Interactive: Laws on Minor Bank Accounts by State

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Apr 06, 2021
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Interactive, Checking Accounts

I didn’t spend much time considering the implications of payroll card fees until five or six years ago when one of my students showed me that she had spent over $50 in three months to access her own money and check her account balance. This is significant for a kid earning minimum wage and trying to help her mother pay the bills. She wanted a bank account, but her mother was unbanked. Have a look at some of the fees that payroll cards might charge, taking the E1 Visa® Payroll Card as an example.

in 2017, there were an estimated 5.9 million active cards with $42 billion in load value, numbers which had doubled since 2010. By 2022, those figures are expected to jump to 8.4 million and $60 billion, according to an industry estimate from payments consulting firm Aite Group. A 2018 study from CFSI (now the Financial Health Network) found that relative to the population of working Americans, payroll card users tend to be younger, occupy lower-income brackets, and have higher representation from certain communities of color.

I was fortunate enough to work with a community bank willing to establish minor bank accounts for students, oftentimes referred to as non-custodial accounts. This allows students who did not have custodians (family members) who were banked to open bank accounts without a custodian. The accounts were very similar to Bank On accounts, low/no fee bank accounts that are safe to use. Students could now have paychecks directly deposited into these accounts, and employers can no longer require employees to use payroll cards.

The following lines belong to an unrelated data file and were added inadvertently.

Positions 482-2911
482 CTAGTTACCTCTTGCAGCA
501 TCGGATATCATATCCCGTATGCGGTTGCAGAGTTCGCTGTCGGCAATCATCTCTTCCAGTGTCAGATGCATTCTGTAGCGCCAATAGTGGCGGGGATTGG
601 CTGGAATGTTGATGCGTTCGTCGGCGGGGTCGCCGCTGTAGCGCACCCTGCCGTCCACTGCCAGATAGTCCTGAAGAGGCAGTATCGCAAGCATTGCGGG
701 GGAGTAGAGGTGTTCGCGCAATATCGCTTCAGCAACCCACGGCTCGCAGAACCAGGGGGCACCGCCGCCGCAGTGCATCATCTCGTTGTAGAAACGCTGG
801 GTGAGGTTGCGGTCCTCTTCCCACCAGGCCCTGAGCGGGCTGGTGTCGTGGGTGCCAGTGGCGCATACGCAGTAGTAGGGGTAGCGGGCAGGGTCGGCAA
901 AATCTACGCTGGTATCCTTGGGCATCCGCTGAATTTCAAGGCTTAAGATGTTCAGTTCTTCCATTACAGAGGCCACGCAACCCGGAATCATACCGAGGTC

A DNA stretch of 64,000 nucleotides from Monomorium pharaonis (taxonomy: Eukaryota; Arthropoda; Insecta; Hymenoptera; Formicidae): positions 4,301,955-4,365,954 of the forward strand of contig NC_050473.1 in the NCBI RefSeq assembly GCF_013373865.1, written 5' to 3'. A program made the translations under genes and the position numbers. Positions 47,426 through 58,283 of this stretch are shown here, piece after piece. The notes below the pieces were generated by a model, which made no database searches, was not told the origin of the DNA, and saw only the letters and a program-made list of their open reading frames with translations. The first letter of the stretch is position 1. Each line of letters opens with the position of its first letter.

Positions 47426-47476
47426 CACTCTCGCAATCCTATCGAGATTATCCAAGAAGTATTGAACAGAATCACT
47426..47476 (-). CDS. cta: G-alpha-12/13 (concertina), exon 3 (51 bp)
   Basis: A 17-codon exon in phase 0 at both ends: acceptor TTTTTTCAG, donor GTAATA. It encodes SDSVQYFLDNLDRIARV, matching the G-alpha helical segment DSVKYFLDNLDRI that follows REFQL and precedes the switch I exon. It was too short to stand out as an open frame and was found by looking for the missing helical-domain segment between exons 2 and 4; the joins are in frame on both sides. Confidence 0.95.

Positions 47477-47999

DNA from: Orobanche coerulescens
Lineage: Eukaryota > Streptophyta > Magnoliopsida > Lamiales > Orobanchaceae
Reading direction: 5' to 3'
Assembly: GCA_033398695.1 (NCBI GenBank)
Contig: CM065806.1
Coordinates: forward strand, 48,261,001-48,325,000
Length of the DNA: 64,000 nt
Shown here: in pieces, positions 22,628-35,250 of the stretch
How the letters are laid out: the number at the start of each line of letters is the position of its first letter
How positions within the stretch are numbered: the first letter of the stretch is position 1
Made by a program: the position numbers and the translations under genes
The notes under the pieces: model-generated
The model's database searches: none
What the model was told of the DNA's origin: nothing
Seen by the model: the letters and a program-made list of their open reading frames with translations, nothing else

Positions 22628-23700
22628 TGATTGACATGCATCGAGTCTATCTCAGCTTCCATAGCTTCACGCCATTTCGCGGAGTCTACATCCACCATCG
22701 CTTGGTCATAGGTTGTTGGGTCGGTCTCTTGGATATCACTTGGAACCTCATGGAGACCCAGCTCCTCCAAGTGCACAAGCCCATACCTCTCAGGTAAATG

This map is intended to provide state-specific information regarding statutory requirements for the opening of bank accounts for minors. Please click on a state for detailed information. 

What can you do if you have students facing similar circumstances?

  1. Use the interactive above to see what the laws are for your state.
  2. If applicable, contact your local bank or credit union and inquire about a Bank On account or low/no fee non-custodial account.
  3. Share this information with your student(s), as well as this handy CFPB checklist to open a bank or credit union account.

Do you want to learn more new and safe banking products you can share with your students? 

  • Click here to register for the PD: Bank On (4/8/21) at 5:00 ET
  • Click here to register for the PD: Bank On (4/20/21) at 4:00 ET
  • Click here to register for Inclusive Financial Education: Unbanked and Underbanked Americans at our Virtual National Conference on 4/24/21
  • Click here to access our Bank On Informational Handout

About the Author

Brian Page

Making a difference in the lives of students through financial capability is Brian’s greatest passion. He comes to NGPF after fifteen years of public school teaching where he was the ‘11 Ohio Department of Education recipient of a Milken National Educator Award, the CEE Forbes Award winner, and a Money Magazine/CNN "Money Hero". He served on the working group for President Obama's Advisory Council on Financial Capability. He has private school experience as a Trustee for the Cincinnati Country Day School and was a past Ohio Jump$tart President. Brian holds a BBA and M.Ed. When Brian isn’t working alongside his NGPF teammates he is likely spending time with his wife, three children, and dog; hiking, or watching Ohio State football.